Saturday 7 October 2023

REVIEW: The Kill Room (2023) Starring Uma Thurman, Joe Manganiello and Samuel L. Jackson

Review by Jon Donnis
"The Kill Room," directed by Nicol Paone, presents a darkly comedic critique of the art world, blending crime and humour in a storyline that follows an art dealer, Patrice (Uma Thurman), teaming up with a hitman, Reggie (Joe Manganiello), and his boss, Gordon (Samuel L. Jackson), in an accidental foray into the avant-garde. The film manages to strike a balance between silliness and charm, though it falters in parts.

The film commences with a slightly awkward introduction, but as the plot unfolds, it gains momentum, presenting a clever narrative that navigates the complexities of art, crime, and financial desperation. The storyline finds its footing as Gordon proposes a money laundering scheme that inadvertently thrusts Reggie into the art world's spotlight.

The main cast's performances stand out, anchoring the film and making it enjoyable to watch. Uma Thurman, although starting with a hesitant stride, quickly finds her comfort zone, portraying a character grappling with dire circumstances. Jackson and Thurman deliver captivating performances, portraying charismatic yet flawed characters, adding depth to the narrative.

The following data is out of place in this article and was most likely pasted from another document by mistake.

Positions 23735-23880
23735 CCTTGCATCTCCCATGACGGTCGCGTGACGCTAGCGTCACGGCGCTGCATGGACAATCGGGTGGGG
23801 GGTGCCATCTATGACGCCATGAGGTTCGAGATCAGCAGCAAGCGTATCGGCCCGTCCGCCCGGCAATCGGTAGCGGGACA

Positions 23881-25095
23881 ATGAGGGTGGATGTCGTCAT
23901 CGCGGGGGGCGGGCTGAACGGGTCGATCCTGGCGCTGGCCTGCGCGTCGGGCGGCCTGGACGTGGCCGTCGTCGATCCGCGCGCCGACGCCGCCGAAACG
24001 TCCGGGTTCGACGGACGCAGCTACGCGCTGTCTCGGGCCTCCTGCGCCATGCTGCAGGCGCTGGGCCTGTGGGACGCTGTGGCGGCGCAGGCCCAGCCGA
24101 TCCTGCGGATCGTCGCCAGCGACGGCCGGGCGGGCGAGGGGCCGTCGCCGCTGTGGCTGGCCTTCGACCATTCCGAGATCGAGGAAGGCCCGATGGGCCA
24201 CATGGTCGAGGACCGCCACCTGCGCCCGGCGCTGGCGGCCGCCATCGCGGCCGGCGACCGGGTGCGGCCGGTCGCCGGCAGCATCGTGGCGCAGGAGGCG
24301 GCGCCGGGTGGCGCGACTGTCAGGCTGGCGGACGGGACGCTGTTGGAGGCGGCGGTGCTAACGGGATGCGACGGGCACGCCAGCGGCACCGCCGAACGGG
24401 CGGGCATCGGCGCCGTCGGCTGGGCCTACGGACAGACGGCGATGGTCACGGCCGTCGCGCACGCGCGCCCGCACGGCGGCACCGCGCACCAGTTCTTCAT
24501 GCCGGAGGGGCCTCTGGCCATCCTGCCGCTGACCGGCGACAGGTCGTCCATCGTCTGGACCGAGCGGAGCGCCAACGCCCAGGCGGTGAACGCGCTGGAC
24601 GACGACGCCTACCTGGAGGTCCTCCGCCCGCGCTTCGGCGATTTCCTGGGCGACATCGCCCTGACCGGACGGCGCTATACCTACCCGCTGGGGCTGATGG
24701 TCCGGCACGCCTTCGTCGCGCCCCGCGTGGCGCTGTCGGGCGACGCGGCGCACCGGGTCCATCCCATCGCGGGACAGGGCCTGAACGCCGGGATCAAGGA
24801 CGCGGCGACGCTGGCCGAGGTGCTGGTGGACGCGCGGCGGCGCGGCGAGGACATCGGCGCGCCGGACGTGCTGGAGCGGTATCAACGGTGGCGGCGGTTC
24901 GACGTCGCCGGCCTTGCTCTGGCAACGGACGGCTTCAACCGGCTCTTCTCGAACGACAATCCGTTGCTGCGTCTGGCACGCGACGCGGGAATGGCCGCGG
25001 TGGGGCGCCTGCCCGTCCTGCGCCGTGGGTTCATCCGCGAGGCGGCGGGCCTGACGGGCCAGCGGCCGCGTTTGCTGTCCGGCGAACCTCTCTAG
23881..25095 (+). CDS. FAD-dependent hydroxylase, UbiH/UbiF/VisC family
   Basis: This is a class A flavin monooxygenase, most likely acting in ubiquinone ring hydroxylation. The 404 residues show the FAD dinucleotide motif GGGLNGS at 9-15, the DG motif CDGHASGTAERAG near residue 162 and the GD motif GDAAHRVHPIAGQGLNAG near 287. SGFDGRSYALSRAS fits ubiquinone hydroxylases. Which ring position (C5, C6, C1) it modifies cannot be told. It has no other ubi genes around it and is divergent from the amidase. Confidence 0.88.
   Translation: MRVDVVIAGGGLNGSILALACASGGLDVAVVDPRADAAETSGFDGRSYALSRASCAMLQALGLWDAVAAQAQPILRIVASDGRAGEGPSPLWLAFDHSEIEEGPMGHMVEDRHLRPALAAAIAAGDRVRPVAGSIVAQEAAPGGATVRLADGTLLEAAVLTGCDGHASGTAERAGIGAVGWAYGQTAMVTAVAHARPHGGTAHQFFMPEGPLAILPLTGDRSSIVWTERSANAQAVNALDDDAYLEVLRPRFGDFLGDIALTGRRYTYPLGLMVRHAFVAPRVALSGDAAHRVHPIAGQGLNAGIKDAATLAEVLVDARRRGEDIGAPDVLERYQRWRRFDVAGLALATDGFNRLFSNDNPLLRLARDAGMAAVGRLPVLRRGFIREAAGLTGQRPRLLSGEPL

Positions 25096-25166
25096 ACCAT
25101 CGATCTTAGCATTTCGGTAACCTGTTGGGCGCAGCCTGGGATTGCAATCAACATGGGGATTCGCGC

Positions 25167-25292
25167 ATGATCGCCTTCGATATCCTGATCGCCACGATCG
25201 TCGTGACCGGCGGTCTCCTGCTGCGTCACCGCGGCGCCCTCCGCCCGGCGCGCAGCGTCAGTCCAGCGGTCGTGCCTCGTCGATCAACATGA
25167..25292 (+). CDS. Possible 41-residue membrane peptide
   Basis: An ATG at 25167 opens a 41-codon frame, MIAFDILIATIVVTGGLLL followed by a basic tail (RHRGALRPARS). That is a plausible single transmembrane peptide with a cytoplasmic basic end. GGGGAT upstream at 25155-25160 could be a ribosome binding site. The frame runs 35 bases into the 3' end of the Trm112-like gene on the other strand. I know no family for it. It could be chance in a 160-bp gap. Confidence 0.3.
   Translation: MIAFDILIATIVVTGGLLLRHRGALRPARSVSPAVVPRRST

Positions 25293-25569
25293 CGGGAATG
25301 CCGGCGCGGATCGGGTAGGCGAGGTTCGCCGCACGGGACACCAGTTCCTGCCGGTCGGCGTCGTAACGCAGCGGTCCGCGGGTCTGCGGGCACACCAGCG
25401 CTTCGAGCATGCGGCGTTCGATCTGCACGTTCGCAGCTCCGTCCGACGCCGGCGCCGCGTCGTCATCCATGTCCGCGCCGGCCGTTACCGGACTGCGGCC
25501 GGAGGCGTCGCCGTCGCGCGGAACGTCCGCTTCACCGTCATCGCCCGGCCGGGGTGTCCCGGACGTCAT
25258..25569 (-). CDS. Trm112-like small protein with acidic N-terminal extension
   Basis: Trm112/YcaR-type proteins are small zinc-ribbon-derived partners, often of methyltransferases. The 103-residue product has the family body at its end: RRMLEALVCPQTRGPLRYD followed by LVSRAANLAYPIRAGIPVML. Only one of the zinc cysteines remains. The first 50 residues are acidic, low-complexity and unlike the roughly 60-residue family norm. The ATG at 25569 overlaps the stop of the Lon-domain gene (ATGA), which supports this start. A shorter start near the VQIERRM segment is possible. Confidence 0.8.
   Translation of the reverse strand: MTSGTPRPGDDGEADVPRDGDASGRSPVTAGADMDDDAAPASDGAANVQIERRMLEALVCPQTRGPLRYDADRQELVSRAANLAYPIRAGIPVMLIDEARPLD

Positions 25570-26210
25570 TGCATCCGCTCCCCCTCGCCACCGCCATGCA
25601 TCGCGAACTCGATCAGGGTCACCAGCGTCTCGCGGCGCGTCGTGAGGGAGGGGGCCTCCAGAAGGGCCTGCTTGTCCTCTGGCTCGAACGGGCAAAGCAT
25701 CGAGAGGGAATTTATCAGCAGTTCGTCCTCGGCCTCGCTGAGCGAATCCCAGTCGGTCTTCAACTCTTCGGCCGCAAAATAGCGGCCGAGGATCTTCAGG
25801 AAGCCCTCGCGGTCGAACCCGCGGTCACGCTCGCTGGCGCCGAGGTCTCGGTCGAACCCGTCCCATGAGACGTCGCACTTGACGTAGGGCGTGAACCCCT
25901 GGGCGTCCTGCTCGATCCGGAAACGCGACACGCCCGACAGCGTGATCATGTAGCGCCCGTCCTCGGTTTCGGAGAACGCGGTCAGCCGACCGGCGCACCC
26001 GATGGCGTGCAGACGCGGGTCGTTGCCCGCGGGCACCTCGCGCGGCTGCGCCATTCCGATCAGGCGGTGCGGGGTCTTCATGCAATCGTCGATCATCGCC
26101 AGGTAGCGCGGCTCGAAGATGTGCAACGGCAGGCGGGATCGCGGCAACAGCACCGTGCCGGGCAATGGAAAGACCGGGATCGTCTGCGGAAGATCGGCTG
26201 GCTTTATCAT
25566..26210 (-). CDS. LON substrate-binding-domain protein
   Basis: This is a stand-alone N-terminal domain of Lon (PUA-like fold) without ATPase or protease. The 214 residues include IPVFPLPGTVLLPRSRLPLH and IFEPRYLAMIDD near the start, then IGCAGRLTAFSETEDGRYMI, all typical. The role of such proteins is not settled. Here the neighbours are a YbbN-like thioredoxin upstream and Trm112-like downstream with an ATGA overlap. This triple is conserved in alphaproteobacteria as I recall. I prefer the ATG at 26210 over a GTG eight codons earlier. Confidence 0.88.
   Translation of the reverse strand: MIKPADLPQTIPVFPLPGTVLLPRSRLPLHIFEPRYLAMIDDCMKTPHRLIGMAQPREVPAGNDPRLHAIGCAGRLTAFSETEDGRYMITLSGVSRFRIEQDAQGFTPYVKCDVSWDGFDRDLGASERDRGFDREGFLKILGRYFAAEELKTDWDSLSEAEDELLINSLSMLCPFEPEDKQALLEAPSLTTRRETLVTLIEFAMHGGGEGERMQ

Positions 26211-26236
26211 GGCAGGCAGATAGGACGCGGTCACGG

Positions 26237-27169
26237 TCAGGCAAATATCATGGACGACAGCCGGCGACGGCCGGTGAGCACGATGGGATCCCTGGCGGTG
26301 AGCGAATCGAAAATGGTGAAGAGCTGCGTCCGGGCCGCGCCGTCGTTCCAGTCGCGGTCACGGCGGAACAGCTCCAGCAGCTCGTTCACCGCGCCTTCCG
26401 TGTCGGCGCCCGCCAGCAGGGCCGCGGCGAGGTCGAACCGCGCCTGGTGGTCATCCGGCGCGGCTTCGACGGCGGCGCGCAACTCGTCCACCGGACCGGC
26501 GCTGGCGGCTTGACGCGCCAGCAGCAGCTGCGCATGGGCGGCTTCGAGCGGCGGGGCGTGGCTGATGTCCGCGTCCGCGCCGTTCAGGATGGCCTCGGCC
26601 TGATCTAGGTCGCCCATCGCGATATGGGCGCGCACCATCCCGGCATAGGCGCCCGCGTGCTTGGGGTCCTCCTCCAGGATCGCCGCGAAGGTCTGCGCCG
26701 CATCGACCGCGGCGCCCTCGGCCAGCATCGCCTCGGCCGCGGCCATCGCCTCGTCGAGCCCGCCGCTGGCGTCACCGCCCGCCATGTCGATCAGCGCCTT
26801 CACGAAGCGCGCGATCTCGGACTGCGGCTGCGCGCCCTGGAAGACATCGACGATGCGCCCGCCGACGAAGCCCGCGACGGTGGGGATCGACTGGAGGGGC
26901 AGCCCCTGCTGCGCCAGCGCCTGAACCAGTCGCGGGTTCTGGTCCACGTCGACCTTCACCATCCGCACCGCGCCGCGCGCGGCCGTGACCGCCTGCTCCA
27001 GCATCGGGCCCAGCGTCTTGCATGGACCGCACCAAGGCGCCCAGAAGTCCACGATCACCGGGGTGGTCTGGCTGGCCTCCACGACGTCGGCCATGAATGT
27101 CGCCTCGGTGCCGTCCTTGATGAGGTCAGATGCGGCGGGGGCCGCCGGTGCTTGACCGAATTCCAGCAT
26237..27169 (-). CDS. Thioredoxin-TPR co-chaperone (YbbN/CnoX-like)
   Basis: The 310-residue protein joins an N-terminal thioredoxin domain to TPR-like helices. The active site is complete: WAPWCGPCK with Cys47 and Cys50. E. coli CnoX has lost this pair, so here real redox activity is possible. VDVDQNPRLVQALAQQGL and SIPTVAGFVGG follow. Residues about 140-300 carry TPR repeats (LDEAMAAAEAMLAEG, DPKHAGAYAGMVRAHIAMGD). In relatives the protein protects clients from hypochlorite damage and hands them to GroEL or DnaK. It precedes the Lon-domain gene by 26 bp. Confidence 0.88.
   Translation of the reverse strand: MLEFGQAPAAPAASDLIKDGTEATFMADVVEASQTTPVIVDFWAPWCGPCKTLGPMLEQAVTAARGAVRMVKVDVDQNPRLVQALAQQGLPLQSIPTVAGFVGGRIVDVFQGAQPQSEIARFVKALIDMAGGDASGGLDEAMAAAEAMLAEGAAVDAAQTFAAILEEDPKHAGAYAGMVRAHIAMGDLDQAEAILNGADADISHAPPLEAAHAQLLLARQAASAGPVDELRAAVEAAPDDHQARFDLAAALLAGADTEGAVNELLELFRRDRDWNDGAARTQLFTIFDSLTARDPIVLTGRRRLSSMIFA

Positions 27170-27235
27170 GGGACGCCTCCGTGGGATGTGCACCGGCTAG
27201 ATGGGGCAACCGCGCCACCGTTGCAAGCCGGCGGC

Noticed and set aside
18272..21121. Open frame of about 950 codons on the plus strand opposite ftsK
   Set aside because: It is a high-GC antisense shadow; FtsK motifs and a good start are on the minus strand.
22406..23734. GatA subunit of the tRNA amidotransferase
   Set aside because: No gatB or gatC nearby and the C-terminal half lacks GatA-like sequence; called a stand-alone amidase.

The film's strengths lie in its engaging plot and the creative interplay between the art world and criminal activities. The witty satire and well-executed dark humour keep the audience invested, leading to a satisfying finale that embraces the absurdity of performance art intertwined with bloodlust.

However, the film stumbles in its final scenes, pushing the satirical premise to its limits. Despite this, the audience is compelled to overlook these minor missteps, ultimately enjoying the ride and relishing the outstanding performances, particularly from Jackson and Thurman.

In conclusion, "The Kill Room" is a darkly humorous exploration of the art world's underbelly, blending crime and comedy. With a sturdy main cast and an engaging narrative, it's a film that manages to entertain while providing a thought-provoking commentary on the intersections of art and criminality.

I score The Kill Room a solid 7 out of 10

Out now on digital at